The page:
Migrants and Germany’s labour shortage
The tightrope between prospects and prejudice
“We are Hamburg. Are you in?” That’s the slogan Hamburg is using to advertise municipal jobs to migrants. Policemen, teachers, doctors, Muslim pastors, firefighters, tax officials and prison guards — the city is hoping to hire more employees with migrant backgrounds.
And it’s not just Hamburg that is making the running. Across Germany, private and public sectors alike are zeroing in on the country’s newest residents.
Rising education levels
That’s because migrants in Germany are getting better educational qualifications. In 2011, one-quarter of young migrants between the ages of 18 and 25 had completed their “Abitur,” or high school leaving certificate. By 2015, that figure had climbed to 33 percent. During that same period, the percentage of youth without a migrant background who had completed high school rose from 32 to 39 percent.
The numbers tell a similar story when it comes to higher education. In 2015, some 38 percent of people aged 35 or under with an immigrant background had completed vocational training, while 16 percent had completed a university degree. However, the proportion of migrants without any qualifications has remained at around 30 percent.
“We just have to look at our parents,” said Cemile Uruk, who teaches English and social studies at the Emschertal Vocational College in the western city of Herne. “They didn’t come to Germany for us to amount to nothing, but for us to achieve something.”
Cemile Uruk belongs to a network for teachers with immigrant backgrounds. She wants to be an example not just for her students, but for other Turkish-Germans. The network was founded by the North Rhine-Westphalian education ministry in 2007 to promote diversity in the classroom.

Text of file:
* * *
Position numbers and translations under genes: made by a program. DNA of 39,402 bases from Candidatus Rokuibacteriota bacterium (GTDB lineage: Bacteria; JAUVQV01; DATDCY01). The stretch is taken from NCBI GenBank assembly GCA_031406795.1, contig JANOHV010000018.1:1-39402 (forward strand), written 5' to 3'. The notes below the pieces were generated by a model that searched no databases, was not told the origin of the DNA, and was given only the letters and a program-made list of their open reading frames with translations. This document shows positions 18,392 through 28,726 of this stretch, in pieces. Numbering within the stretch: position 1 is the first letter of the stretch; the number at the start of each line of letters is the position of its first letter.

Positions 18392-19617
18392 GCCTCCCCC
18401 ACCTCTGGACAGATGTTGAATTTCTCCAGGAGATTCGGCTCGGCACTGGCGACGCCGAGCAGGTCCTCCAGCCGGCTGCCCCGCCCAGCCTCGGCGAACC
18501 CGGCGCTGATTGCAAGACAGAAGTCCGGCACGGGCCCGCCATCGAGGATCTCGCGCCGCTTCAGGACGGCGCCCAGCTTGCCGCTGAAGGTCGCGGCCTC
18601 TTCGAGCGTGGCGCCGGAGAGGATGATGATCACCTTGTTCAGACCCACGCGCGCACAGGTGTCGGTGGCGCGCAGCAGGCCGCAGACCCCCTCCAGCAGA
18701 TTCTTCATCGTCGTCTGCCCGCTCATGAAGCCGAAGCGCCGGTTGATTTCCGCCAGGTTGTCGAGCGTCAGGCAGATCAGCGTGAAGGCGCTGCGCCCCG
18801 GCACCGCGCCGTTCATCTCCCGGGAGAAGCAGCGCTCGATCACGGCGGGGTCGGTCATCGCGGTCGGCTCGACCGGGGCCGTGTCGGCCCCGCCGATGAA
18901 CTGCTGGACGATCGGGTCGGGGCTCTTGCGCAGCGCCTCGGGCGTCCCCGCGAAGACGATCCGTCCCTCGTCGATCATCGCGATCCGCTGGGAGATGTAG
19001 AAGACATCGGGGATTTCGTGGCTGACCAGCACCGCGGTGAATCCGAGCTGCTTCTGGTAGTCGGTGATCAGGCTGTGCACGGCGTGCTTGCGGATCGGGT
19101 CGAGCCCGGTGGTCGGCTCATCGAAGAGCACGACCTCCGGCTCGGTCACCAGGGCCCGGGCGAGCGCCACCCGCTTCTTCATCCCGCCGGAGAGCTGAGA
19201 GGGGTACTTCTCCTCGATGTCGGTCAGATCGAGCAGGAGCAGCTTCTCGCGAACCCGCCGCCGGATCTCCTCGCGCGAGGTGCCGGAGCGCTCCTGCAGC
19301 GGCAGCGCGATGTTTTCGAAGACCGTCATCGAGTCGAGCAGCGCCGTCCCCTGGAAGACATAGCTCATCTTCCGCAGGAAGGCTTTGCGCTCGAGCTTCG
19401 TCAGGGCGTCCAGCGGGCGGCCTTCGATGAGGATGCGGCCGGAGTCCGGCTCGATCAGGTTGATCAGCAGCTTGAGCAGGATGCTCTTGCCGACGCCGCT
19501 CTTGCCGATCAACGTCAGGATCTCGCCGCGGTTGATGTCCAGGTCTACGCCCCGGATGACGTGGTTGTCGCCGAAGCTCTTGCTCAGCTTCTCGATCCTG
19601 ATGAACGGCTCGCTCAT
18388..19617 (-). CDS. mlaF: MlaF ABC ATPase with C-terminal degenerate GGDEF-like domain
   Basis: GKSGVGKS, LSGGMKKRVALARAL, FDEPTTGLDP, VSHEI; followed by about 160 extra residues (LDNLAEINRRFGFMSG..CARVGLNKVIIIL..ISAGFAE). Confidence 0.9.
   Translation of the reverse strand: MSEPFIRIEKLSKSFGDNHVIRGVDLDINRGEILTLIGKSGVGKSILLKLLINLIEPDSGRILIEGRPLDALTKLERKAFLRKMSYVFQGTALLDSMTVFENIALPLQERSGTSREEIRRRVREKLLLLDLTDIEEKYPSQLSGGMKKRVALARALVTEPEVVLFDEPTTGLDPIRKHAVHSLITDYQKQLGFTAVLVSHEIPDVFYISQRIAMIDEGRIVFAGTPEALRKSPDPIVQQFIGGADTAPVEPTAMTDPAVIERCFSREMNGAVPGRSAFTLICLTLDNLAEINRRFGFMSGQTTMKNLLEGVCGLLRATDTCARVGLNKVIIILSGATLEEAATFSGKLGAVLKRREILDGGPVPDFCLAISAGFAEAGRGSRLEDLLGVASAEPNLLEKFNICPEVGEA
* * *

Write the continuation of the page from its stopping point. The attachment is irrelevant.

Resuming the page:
Germany’s other states have since followed suit, founding similar networks. And those networks are urgently needed, because there is significant progress to be made. In North-Rhine Westphalia, Germany’s most populous state, 26 percent of students come from non-German families, yet only 5 percent of teachers do.
‘The state is counting on us’
The situation is slightly better in the public sector. According to a survey by Germany’s Federal Institute for Population Research (BIB) and the Federal Statistics Office, Destatis, 15 percent of public employees in 2015 had a non-German background.
“Opening our institutions is extremely important,” integration researcher Aladin El-Mafaalani told Der Spiegel magazine. “For migrants, because they see that the state is counting on us.”
Yet it also has an impact on everyone else too. After all, a teacher with an immigrant background doesn’t just change the classroom, but the staffroom dynamic as well.
El-Mafaalani knows from first-hand experience. He was born in Germany to parents who immigrated from Syria. He currently works as a department head at North Rhine-Westphalia’s Ministry for Children, Family, Refugees and Integration in Dusseldorf, and has written a best-selling book on integration in Germany (“Das Integration Paradox”).
However, El-Mafaalani is among the experts warning that achieving equality and integration in society will not be an easy task. Discrimination persists in Germany, not just between those with or without immigrant backgrounds, but also within different immigrant groups.
A lack of self-esteem, insufficient qualifications, mistrust, cultural differences and above all deeply-rooted prejudices can get in the way of immigrants getting off to a good start in the workforce. Many job applicants with a non-German background are simply never offered an interview.
According to a May 2018 study by the Berlin Social Sciences Centre (WZB), job applicants with an immigrant background faced “clear discrimination”, despite a shortage of skilled labour in the workforce.
Education not the only decider
The result, the WZB found, is that “while applicants with a German name receive positive feedback in 60 percent of all cases, only 51 percent of applications with an immigrant background do.”
“Diversity hasn’t reached everywhere and education alone doesn’t solve the problem,” the WZB’s Ruta Yemane, who authored the study, explained. “Prejudice and cultural preferences have more of an influence on discrimination than differing levels of qualification.”
© Deutsche Welle 2019